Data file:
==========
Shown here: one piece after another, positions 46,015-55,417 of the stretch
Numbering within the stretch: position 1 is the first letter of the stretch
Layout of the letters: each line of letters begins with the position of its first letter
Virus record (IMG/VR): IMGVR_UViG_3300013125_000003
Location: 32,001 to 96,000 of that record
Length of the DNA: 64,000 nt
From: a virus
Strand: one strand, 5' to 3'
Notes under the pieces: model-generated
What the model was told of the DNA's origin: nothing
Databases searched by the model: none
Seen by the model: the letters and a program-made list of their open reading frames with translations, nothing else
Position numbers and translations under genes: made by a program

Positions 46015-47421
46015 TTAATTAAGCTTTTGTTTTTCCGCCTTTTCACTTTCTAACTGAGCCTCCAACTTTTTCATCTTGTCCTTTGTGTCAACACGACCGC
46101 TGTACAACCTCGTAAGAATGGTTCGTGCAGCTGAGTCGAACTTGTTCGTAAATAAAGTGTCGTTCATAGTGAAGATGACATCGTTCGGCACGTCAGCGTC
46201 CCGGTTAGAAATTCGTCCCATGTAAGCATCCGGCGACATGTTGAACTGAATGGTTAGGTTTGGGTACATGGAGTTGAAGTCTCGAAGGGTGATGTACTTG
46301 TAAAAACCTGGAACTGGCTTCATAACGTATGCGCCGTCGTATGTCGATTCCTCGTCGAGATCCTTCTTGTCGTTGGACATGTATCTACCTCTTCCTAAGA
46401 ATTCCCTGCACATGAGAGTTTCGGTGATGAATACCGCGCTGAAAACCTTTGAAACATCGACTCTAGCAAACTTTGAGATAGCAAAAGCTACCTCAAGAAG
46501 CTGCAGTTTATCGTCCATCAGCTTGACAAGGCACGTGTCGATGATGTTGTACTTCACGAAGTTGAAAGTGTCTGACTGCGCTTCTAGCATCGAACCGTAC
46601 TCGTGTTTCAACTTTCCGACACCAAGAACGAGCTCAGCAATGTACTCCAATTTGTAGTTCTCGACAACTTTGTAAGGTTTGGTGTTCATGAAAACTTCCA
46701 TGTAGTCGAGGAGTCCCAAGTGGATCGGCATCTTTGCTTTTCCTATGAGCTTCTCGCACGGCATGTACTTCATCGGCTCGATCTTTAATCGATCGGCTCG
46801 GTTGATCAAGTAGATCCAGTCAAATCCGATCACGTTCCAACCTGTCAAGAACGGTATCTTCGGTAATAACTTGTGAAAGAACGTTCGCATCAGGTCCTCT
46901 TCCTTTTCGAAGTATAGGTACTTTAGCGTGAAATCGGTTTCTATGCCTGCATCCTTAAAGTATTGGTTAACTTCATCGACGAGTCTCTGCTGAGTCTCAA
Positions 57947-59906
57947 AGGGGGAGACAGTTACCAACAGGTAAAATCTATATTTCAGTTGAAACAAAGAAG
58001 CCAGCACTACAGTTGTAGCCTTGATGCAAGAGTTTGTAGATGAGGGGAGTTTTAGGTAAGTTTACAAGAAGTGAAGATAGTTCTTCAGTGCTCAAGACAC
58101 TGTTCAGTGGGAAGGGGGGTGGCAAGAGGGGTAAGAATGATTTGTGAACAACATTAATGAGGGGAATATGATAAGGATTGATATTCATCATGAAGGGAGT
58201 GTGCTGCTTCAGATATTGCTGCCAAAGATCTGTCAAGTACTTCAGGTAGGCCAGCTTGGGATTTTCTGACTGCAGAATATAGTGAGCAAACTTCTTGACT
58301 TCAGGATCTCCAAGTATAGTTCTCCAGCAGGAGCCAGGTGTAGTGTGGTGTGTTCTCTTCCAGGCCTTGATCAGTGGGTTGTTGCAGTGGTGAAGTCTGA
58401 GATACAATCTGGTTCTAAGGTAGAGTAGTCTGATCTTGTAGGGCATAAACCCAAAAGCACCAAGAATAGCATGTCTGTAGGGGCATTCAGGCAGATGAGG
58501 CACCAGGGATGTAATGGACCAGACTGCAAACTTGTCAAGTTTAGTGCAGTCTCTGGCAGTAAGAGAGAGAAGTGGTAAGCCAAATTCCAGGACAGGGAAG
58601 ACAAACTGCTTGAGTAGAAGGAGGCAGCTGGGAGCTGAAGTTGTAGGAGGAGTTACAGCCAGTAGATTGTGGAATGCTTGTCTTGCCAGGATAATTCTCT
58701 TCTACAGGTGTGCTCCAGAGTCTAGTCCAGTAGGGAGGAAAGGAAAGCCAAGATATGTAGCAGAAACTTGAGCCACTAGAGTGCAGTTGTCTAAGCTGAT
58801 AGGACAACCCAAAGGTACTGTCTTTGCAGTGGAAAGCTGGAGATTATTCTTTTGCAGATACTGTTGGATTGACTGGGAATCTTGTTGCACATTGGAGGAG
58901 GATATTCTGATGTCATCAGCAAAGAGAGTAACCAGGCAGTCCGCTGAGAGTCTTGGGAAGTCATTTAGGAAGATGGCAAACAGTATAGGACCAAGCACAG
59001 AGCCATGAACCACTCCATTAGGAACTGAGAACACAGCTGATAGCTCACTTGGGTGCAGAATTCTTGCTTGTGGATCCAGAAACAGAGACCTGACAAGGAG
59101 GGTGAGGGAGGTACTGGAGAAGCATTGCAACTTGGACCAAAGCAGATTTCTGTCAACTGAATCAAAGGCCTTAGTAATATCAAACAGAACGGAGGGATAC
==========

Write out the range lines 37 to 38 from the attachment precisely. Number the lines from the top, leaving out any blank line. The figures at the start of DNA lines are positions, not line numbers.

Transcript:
59001 AGCCATGAACCACTCCATTAGGAACTGAGAACACAGCTGATAGCTCACTTGGGTGCAGAATTCTTGCTTGTGGATCCAGAAACAGAGACCTGACAAGGAG
59101 GGTGAGGGAGGTACTGGAGAAGCATTGCAACTTGGACCAAAGCAGATTTCTGTCAACTGAATCAAAGGCCTTAGTAATATCAAACAGAACGGAGGGATAC